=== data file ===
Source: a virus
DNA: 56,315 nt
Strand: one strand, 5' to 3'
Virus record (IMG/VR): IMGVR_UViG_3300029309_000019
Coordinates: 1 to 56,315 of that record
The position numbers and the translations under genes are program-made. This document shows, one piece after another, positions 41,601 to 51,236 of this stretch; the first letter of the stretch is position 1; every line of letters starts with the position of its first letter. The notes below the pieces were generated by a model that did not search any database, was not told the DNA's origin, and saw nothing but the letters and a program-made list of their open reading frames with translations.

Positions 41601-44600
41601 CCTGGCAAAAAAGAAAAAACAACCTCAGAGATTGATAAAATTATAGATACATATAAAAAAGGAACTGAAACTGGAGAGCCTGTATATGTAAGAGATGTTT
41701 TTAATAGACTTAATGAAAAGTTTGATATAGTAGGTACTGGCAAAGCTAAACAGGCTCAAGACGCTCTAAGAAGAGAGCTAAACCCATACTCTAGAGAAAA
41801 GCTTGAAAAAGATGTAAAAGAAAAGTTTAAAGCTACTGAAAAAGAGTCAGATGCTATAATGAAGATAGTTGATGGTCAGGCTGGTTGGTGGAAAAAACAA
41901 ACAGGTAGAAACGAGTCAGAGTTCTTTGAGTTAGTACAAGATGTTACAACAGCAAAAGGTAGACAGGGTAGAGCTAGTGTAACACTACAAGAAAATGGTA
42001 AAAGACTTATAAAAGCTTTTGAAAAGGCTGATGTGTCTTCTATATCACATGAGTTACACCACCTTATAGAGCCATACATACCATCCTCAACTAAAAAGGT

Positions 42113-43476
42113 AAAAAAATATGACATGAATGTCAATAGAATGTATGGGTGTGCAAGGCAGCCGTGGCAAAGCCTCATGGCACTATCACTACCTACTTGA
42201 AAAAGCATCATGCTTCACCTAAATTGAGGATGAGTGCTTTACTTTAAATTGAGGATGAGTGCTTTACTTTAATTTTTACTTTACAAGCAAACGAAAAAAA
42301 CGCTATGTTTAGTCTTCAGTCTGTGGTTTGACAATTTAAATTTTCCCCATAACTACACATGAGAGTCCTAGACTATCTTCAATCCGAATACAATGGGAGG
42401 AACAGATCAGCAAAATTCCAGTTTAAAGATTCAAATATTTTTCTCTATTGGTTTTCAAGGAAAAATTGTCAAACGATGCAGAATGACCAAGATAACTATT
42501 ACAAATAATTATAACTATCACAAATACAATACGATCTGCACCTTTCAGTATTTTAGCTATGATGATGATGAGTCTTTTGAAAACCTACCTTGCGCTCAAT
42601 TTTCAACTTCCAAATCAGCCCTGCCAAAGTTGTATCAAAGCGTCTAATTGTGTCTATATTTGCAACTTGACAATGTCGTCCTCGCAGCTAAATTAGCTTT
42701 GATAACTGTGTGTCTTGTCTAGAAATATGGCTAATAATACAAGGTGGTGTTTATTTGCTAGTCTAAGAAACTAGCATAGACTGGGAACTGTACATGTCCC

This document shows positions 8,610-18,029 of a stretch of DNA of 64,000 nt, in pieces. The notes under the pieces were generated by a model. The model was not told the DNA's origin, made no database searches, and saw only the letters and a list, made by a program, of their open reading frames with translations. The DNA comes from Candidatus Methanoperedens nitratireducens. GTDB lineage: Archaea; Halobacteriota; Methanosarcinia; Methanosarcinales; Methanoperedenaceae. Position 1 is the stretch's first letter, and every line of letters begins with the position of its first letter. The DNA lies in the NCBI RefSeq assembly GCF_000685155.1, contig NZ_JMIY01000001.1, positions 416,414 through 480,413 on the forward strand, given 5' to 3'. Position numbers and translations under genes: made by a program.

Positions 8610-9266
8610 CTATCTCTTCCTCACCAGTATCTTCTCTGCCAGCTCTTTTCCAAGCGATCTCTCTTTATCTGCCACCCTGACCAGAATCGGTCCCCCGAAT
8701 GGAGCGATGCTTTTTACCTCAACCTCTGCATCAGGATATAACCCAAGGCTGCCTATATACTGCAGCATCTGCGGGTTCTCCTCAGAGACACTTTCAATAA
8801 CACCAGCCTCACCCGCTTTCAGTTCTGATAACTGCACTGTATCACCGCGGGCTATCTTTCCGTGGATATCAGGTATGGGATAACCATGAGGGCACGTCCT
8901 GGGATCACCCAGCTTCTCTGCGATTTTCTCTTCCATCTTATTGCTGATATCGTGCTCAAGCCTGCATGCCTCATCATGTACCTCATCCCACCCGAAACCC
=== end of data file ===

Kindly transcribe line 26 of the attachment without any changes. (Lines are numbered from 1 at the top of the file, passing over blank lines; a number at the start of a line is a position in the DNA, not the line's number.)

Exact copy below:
8901 GGGATCACCCAGCTTCTCTGCGATTTTCTCTTCCATCTTATTGCTGATATCGTGCTCAAGCCTGCATGCCTCATCATGTACCTCATCCCACCCGAAACCC